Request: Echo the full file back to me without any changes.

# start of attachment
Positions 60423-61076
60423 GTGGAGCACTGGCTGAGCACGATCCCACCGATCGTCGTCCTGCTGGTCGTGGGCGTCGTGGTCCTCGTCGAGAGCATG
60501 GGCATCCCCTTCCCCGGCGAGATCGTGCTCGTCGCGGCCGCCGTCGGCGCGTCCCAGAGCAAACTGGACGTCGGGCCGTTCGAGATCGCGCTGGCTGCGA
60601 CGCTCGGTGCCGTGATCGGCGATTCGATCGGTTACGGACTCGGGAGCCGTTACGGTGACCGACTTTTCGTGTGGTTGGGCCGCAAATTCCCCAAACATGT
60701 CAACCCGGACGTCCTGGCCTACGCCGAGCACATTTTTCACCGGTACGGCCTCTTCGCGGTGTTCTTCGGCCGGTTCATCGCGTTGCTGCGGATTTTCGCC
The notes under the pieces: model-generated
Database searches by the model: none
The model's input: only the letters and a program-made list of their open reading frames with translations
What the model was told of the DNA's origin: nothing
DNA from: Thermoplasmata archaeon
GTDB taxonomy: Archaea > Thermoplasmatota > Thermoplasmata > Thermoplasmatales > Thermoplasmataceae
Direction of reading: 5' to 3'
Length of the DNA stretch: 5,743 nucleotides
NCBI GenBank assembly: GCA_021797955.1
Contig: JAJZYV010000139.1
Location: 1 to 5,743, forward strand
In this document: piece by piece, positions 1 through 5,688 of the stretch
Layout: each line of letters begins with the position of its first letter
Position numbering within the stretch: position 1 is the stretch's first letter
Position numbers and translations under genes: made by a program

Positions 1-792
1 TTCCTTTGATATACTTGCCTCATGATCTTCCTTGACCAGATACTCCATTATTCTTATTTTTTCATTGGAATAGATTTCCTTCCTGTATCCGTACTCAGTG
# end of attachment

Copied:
Positions 60423-61076
60423 GTGGAGCACTGGCTGAGCACGATCCCACCGATCGTCGTCCTGCTGGTCGTGGGCGTCGTGGTCCTCGTCGAGAGCATG
60501 GGCATCCCCTTCCCCGGCGAGATCGTGCTCGTCGCGGCCGCCGTCGGCGCGTCCCAGAGCAAACTGGACGTCGGGCCGTTCGAGATCGCGCTGGCTGCGA
60601 CGCTCGGTGCCGTGATCGGCGATTCGATCGGTTACGGACTCGGGAGCCGTTACGGTGACCGACTTTTCGTGTGGTTGGGCCGCAAATTCCCCAAACATGT
60701 CAACCCGGACGTCCTGGCCTACGCCGAGCACATTTTTCACCGGTACGGCCTCTTCGCGGTGTTCTTCGGCCGGTTCATCGCGTTGCTGCGGATTTTCGCC
The notes under the pieces: model-generated
Database searches by the model: none
The model's input: only the letters and a program-made list of their open reading frames with translations
What the model was told of the DNA's origin: nothing
DNA from: Thermoplasmata archaeon
GTDB taxonomy: Archaea > Thermoplasmatota > Thermoplasmata > Thermoplasmatales > Thermoplasmataceae
Direction of reading: 5' to 3'
Length of the DNA stretch: 5,743 nucleotides
NCBI GenBank assembly: GCA_021797955.1
Contig: JAJZYV010000139.1
Location: 1 to 5,743, forward strand
In this document: piece by piece, positions 1 through 5,688 of the stretch
Layout: each line of letters begins with the position of its first letter
Position numbering within the stretch: position 1 is the stretch's first letter
Position numbers and translations under genes: made by a program

Positions 1-792
1 TTCCTTTGATATACTTGCCTCATGATCTTCCTTGACCAGATACTCCATTATTCTTATTTTTTCATTGGAATAGATTTCCTTCCTGTATCCGTACTCAGTG